The George: The Martha

This is the fourth of five excerpts from "The George Washington Bridge: Poetry in Steel," the new book by Michael Aaron Rockland. A new excerpt is posted here each week.

Photo courtesy the Port Authority.

I had been working on this book for some time when, at a party, a friend asked, "Will you be including a chapter on ‘the Martha’?"

"The what?" I asked. I already knew that one of Fort Lee’s major streets, which leads to the bridge, is Martha Washington Way. I couldn’t imagine that this fact would be worth more than a brief mention.

My friend laughed. "You don’t know about ‘the Martha’?" he said, incredulous, and told me that when he was growing up in New Jersey the boys in his neighborhood would always refer to the Upper Level of the George Washington Bridge as "the George" and the Lower Level as "the Martha." Another person at the party remembered distinctly the traffic reports that would say, "There’s a thirty-minute wait for the George, only ten for the Martha." Traffic reports no longer say this. Perhaps "the George" and "the Martha" were judged to be sexist or otherwise not appropriate for radio or television.

The Lower Level was inaugurated on August 29, 1962, thirty-one years after the opening of the Upper Level. Governors Nelson Rockefeller of New York and Richard Hughes of New Jersey were driven from their respective states onto the Lower Level in convertibles of 1931 vintage that recalled the original inauguration.

The large crowd that greeted them at the state-line midpoint of the Lower Level stood thirty-eight feet below where the 1931 festivities took place. In his remarks, Rockefeller said, "Like millions of others, I have come to regard this great structure as an old friend. I have crossed it many times; I have noticed its great beauty many more." Hughes’s remarks included these words: "We open . . . in effect a second George Washington Bridge" — which is almost accurate: the six new lanes on the Lower Level increased the bridge’s capacity by 75 percent.

There was a brief period in the 1950s when, instead of adding the Lower Level, a bridge across the Hudson at 125th Street was considered. Such a bridge would have routed traffic across Manhattan to the Triborough Bridge, but it would have disrupted city life far more than has the Lower Level of the George Washington Bridge, more than fifty blocks farther uptown. And it would have cost a great deal more.

At one point in the 1920s, the bridge’s chief engineer, Othmar Ammann, had considered only one barrel cable on each side of the George but had put two to ensure that a second level, if desired, could be added someday. It is remarkable that the Lower Level was added without any additional cabling. Both levels hang from the suspender cables that support the Upper Level and descend from the barrel cables. The Lower Level is simply bolted to the Upper Level by a crosshatch of steel girders.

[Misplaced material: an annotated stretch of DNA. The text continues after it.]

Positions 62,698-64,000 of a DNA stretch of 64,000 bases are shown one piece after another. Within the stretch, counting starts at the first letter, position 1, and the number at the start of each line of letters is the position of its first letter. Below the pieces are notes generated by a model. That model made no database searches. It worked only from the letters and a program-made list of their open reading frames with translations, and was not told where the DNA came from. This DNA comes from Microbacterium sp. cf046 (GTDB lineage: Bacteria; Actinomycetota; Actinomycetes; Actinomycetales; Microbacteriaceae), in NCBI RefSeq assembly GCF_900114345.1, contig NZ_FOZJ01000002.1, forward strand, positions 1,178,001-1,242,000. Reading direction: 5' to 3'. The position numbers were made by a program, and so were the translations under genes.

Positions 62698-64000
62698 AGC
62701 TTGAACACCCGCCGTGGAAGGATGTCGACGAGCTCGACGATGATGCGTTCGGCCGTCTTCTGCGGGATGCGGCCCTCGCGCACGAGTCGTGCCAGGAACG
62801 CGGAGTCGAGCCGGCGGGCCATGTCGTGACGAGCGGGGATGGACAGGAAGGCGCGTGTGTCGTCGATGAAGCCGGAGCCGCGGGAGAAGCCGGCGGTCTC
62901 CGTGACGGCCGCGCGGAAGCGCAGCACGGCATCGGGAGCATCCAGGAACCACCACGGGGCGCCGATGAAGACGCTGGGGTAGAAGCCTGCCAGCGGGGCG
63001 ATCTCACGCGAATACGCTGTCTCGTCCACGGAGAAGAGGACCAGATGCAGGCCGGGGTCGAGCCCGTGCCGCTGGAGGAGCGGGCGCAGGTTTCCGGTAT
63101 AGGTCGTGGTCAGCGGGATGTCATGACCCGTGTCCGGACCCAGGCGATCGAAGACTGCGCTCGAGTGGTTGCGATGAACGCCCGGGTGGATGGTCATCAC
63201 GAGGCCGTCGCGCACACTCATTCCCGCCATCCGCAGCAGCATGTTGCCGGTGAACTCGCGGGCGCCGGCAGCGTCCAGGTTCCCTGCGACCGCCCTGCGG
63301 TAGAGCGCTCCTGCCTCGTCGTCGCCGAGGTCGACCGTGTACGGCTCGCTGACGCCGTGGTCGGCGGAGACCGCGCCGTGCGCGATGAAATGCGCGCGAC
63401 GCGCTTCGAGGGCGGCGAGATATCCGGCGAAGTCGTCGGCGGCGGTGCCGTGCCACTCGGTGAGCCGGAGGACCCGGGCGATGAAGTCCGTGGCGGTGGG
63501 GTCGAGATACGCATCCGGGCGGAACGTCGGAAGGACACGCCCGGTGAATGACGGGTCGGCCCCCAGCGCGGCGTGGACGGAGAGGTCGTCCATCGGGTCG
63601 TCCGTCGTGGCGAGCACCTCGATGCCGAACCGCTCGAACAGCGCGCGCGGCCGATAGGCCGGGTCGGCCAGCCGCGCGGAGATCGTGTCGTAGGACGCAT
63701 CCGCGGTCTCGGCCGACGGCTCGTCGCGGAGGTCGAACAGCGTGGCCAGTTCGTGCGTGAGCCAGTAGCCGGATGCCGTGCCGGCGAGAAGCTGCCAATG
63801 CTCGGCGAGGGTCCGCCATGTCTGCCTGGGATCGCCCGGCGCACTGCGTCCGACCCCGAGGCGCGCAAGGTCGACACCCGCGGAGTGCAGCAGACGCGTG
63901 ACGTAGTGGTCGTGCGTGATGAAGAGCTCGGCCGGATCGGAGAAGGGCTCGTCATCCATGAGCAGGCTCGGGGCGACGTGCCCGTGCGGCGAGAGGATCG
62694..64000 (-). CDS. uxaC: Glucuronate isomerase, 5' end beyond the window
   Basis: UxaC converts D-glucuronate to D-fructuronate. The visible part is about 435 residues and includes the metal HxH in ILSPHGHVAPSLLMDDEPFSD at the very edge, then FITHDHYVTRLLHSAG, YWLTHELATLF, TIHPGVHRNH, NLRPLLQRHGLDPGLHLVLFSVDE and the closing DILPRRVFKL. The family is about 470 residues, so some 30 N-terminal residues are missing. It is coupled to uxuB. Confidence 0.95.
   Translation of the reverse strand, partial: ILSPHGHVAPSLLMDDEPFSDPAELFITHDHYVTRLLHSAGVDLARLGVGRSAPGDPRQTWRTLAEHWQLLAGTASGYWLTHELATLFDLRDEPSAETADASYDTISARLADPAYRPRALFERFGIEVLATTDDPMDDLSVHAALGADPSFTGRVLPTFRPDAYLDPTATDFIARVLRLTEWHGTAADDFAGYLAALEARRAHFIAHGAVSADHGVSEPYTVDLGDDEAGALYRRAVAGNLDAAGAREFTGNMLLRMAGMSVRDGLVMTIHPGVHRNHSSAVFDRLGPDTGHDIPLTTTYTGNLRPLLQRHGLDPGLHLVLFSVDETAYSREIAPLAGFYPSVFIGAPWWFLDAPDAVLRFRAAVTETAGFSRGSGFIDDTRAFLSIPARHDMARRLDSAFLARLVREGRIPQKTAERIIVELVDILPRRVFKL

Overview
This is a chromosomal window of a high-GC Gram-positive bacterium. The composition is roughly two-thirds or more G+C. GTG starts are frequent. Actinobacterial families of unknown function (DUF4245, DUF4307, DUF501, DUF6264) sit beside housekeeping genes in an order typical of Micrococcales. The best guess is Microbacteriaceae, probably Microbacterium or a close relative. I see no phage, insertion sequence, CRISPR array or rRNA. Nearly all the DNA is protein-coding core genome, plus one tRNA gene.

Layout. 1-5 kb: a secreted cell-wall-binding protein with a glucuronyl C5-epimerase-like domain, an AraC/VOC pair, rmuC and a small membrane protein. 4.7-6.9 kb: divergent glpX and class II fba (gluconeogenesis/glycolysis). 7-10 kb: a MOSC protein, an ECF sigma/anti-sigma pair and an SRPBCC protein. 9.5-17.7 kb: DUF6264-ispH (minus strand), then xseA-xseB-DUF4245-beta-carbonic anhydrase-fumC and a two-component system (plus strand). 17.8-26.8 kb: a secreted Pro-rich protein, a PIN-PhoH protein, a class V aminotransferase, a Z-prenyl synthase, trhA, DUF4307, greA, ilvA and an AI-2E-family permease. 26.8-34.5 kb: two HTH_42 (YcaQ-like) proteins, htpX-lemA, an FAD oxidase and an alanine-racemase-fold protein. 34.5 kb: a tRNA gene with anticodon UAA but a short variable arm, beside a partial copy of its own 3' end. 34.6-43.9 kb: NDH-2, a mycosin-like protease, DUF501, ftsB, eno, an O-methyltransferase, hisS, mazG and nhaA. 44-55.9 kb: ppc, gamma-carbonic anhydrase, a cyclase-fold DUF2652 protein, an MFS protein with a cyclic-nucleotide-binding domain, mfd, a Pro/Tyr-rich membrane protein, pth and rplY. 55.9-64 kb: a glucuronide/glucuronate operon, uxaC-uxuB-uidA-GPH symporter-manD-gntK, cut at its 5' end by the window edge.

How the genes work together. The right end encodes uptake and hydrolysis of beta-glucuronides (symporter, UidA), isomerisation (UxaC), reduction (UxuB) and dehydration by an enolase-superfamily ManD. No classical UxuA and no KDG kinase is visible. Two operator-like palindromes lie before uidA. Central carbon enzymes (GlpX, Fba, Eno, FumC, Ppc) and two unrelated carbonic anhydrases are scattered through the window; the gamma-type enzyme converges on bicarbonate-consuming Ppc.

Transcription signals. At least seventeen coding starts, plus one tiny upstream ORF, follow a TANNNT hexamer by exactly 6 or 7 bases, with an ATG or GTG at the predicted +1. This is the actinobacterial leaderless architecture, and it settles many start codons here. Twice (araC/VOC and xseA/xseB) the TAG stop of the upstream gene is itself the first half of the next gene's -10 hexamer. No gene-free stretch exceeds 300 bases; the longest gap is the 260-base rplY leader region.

The most challenging aspect of building the Lower Level was connecting it to a web of approaches and highways on both sides of the river, making certain motorists could reach their desired destination regardless of whether they took the Lower or the Upper Level. Depressed ramps and new tollbooths were constructed in Fort Lee at the approach to the Lower Level.

The tunnels under 178th and 179th streets were abandoned, and the twelve-lane Manhattan Expressway
was built. It was connected to the Cross Bronx Expressway over the newly constructed Alexander Hamilton Bridge that spanned the Harlem River. In addition, a new bridge headquarters building was erected in Fort Lee and a bus station was built at the eastern end of the bridge, basically to accommodate commuters to and from New York. Also, four apartment towers were built over the Manhattan Expressway to compensate for the apartment buildings taken down to allow its construction. All of these projects proceeded simultaneously with the building of the Lower Level itself, a remarkable feat of coordination.

Although Ammann had long ago left the Port Authority to found his own engineering firm, his foresight had proven remarkable. First, the Upper Level had to have been hung in 1931 with sufficient clearance between its underside and the bottom of each tower’s main arch for another roadway to pass through — a roadway sufficiently elevated above the Hudson to meet Defense Department navigational standards. As it is, the Lower Level is 212 feet above the river at midspan. Also, Ammann, in his original design, had seen to it that steel plates were attached to the Upper Level to which the girders supporting the Lower Level could be bolted.